The Rules of Thumb blog from MoneyThumb often discusses the lending niche. Many lenders, both private and public, use our world-class PDF financial file converters to make the lending process run much more smoothly. Today we will discuss private vs public lending and talk about the major pros and cons of each so that our readers can completely understand both sectors.
The application process of a bank loan could ultimately be described as never-ending. They prefer an almost perfect credit score, a clean financial history, explanation of all incoming and outgoing funds, personal finances and bank statements, W2 or 1099 forms, tax records, profit and loss statements, paycheck stubs, mortgage payment records, a list of assets like real estate and car titles, mutual funds, proof the loan isn’t a gift, a complete list of your debts, such as credit cards, student loans, car loans and child support payments. Obtaining copies of these documents takes time, releases personal secure data and can be a real hassle to provide. Foreclosure, bankruptcy, or less than perfect credit can automatically result in a denial of a loan application.
Private lenders are often an ideal alternative financing option. The paperwork is minimal and hassle-free; receiving approval is much easier to obtain. Private money is asset-based. The approval comes from the value in the asset, and never the borrower’s credit score of financial history. In private money, the asset or collateral is the borrower’s property or business. For bank loans, collateral is, unfortunately, the borrower’s personal vehicle or home. Banks are under government restrictions when it comes to approvals and private money lenders are not.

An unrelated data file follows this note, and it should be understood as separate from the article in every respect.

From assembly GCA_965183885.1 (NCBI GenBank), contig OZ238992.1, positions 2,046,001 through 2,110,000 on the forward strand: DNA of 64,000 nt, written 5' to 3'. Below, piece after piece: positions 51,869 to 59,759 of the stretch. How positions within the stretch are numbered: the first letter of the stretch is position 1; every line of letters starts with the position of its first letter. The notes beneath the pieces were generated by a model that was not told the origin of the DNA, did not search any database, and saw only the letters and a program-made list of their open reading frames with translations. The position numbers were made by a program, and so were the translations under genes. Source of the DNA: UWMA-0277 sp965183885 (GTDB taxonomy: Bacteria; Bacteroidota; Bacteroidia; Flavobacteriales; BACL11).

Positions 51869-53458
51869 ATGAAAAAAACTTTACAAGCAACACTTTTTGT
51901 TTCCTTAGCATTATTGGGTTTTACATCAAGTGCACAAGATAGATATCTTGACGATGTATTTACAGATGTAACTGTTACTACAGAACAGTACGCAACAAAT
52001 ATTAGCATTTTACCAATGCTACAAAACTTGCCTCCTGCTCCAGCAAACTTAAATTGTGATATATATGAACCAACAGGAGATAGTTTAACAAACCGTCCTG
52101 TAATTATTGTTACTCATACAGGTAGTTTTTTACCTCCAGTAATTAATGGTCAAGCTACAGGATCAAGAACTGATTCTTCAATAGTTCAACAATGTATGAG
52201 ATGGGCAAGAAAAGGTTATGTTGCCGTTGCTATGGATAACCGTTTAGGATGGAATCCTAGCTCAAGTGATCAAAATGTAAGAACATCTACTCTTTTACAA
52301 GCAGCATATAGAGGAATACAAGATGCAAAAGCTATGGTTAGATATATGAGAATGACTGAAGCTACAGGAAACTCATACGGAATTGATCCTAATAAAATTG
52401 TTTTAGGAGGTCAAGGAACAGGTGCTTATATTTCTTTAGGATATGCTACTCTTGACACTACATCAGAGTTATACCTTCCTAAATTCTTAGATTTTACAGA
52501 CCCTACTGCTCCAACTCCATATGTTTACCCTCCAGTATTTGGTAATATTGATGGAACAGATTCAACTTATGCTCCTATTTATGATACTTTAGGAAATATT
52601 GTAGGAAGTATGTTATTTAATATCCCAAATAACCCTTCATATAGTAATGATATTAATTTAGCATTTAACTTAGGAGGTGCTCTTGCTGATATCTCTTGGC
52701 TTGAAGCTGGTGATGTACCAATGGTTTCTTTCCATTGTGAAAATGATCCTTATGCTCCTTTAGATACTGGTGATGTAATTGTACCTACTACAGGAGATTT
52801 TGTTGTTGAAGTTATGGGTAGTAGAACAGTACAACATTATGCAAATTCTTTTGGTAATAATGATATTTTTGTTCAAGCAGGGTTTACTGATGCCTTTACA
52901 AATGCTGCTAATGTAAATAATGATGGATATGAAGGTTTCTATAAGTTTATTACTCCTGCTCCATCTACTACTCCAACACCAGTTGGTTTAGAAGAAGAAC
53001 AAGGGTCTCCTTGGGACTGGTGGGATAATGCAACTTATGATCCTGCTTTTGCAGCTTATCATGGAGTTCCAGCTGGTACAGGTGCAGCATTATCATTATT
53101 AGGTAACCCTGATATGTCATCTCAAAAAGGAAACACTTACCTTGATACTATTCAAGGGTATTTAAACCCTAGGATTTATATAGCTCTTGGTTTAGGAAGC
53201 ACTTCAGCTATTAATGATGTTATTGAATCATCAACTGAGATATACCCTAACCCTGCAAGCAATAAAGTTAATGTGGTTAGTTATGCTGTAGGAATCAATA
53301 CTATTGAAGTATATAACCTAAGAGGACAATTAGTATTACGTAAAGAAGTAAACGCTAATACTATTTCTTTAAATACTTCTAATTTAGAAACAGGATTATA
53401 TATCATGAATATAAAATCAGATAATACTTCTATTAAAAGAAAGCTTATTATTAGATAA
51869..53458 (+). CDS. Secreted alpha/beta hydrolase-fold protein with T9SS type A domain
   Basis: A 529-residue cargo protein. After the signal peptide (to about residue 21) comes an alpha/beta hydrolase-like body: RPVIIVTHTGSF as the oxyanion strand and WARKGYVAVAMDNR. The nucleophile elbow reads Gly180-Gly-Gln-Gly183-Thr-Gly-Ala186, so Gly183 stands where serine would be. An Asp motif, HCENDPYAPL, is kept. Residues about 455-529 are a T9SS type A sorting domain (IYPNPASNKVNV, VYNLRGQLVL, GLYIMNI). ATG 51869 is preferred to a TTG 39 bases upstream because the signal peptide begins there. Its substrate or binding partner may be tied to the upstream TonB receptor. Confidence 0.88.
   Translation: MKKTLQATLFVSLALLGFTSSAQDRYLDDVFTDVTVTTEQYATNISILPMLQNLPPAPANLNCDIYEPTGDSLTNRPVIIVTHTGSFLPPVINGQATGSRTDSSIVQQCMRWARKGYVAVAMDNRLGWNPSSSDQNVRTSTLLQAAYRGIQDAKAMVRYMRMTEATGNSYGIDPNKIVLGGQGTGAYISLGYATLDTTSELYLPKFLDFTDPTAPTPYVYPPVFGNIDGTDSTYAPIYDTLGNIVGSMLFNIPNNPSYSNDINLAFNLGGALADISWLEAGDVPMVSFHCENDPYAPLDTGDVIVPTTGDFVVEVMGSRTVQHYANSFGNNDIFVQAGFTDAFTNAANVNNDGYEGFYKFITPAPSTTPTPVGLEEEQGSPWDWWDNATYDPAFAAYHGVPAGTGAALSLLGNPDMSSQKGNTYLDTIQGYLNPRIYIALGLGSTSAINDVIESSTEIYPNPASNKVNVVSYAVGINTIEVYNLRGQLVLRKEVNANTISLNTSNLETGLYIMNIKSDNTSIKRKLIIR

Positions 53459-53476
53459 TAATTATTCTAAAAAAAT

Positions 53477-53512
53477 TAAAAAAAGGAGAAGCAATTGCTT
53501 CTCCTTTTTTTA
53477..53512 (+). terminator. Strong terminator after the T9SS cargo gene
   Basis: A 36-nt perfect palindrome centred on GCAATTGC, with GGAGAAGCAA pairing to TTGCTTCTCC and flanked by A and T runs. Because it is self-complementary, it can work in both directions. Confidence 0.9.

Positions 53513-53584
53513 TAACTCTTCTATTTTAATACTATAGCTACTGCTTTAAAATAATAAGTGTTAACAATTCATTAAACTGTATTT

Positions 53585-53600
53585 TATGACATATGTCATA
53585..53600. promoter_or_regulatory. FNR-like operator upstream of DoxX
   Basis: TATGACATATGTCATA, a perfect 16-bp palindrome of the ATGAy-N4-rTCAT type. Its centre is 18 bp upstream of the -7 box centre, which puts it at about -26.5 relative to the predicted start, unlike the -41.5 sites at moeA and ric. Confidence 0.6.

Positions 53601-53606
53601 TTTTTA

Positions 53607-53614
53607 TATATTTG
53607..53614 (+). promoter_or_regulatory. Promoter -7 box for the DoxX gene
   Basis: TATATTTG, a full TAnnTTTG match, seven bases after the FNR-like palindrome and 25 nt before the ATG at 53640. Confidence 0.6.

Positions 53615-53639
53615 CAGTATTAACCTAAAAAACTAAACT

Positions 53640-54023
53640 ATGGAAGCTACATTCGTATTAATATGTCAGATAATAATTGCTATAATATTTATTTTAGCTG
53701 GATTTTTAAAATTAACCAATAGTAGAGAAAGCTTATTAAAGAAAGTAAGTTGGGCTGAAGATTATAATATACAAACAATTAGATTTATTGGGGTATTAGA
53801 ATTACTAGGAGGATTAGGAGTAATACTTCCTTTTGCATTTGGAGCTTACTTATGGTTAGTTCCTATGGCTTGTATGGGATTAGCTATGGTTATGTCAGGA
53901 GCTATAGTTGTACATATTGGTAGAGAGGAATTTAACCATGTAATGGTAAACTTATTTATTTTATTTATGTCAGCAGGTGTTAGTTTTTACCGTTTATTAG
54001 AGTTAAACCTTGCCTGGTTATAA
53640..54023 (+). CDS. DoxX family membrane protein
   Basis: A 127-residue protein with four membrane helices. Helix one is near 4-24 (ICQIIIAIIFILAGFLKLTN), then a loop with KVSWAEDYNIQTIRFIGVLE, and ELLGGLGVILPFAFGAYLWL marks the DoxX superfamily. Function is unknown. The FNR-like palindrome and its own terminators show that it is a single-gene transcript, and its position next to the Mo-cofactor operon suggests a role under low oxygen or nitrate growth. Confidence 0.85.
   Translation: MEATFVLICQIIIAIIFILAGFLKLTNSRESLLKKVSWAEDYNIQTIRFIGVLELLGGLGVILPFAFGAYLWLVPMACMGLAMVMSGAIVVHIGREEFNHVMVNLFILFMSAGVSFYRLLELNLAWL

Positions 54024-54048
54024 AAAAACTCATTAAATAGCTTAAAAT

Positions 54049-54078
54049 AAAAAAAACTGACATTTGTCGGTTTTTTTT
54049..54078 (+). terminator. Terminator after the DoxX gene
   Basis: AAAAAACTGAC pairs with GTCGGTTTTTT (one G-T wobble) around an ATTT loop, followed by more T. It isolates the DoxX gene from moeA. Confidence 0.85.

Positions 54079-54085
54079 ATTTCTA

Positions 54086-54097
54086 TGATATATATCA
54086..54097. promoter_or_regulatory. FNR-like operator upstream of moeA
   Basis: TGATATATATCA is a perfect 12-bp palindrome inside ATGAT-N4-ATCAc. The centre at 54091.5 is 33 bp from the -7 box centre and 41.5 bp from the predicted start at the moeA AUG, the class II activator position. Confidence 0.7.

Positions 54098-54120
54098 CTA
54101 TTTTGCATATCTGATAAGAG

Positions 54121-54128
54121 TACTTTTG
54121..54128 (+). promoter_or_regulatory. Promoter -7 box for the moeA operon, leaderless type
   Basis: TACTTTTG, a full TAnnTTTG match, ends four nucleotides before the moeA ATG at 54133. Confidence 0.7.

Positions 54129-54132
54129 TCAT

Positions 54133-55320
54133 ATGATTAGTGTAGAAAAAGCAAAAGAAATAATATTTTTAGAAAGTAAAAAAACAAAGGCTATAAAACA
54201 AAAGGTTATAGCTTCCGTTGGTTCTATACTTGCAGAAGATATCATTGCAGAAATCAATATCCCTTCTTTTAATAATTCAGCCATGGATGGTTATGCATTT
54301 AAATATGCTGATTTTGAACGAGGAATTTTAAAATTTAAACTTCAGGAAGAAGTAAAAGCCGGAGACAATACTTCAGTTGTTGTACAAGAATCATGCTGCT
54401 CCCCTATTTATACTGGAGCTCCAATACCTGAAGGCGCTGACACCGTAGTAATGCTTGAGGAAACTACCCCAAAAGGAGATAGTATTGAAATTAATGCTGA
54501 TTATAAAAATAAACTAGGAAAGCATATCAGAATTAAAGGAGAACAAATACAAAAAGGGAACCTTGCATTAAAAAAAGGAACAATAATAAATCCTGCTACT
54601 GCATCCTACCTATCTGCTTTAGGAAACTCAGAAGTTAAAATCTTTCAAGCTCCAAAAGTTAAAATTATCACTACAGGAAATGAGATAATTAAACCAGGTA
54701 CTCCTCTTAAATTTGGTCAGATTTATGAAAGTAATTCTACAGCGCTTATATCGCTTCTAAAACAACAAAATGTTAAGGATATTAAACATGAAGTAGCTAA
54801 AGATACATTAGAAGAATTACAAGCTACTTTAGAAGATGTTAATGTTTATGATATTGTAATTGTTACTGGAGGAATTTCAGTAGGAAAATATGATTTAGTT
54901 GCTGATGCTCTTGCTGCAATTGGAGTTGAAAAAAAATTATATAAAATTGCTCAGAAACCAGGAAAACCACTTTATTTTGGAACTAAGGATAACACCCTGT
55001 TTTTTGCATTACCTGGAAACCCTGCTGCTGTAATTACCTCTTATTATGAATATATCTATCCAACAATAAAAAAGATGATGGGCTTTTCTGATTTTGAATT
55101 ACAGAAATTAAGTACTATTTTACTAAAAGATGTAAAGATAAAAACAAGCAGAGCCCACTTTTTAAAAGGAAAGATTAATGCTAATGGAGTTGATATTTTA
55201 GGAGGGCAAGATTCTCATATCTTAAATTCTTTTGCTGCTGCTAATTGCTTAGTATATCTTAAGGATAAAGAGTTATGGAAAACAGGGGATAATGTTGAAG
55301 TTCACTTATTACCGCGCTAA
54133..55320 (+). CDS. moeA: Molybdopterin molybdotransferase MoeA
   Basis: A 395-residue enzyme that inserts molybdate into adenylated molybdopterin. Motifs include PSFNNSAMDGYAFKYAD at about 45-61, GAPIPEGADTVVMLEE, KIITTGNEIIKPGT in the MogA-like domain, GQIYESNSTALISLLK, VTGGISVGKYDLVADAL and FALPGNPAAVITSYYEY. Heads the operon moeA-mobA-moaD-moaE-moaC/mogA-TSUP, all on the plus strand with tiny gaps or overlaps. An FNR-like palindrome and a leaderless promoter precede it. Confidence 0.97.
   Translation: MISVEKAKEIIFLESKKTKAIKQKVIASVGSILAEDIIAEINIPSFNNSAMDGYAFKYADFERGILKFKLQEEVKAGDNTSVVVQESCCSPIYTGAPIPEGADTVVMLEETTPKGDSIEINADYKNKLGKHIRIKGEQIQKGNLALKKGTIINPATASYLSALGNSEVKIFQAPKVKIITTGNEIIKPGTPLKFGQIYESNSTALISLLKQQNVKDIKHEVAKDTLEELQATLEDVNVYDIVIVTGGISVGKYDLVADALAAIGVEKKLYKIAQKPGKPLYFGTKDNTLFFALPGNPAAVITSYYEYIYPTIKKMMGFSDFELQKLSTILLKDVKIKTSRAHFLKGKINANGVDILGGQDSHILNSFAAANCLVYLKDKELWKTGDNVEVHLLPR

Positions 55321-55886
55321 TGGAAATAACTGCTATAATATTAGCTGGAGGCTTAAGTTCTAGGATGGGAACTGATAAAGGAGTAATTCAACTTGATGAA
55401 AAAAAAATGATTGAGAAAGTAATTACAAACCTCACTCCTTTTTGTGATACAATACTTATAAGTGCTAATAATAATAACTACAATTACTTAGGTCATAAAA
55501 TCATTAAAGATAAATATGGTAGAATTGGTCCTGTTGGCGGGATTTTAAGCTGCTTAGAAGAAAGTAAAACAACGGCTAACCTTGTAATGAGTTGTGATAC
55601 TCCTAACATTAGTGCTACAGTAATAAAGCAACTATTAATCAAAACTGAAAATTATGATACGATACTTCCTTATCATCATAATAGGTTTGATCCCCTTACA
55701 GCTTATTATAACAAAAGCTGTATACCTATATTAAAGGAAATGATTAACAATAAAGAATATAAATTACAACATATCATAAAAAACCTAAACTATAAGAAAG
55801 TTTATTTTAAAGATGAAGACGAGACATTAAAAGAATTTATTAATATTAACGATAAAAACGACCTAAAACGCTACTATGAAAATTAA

Both banks and private lenders will require some form of commitment fees, but many banks demand upfront application fees even before approval. Terms and rates vary significantly for each as well. Banks usually offer lower interest and fixed rates to be repaid over set years IF you can get approval. Fluctuating, (adjustable) terms could mean that payments become more expensive over time. Private money lenders tend to have higher interest rates on their bridge loans, but a loan to a range of credit scores and offer a short-term repayment schedule. Terms are also able to be made more flexible when it comes to bridge loans and do not fluctuate.
In contrast, banks have strict guidelines and standards they must follow when it comes to stipulations for lending money. When a hard money lender issues an approval, the approval stands. That is the benefit of choosing the direct funding lender. You can count on them to close the deal. There is no hidden middle man to dodge or multiple levels to clear. All funds are raised and controlled by the lender, decisions are made in-house. Private money lenders can often offer same-day approvals, and after minimal paperwork can process and close your loan quickly. Banks, on the other hand, have been known to leave borrowers waiting for their money for months at a time.
After reading the pros and cons of private vs public lending, you can see why more borrowers than ever are opting for the choice of private lending. Of course, the interest rate is higher, but if you want your money fast without much hassle, private lending is the way to go.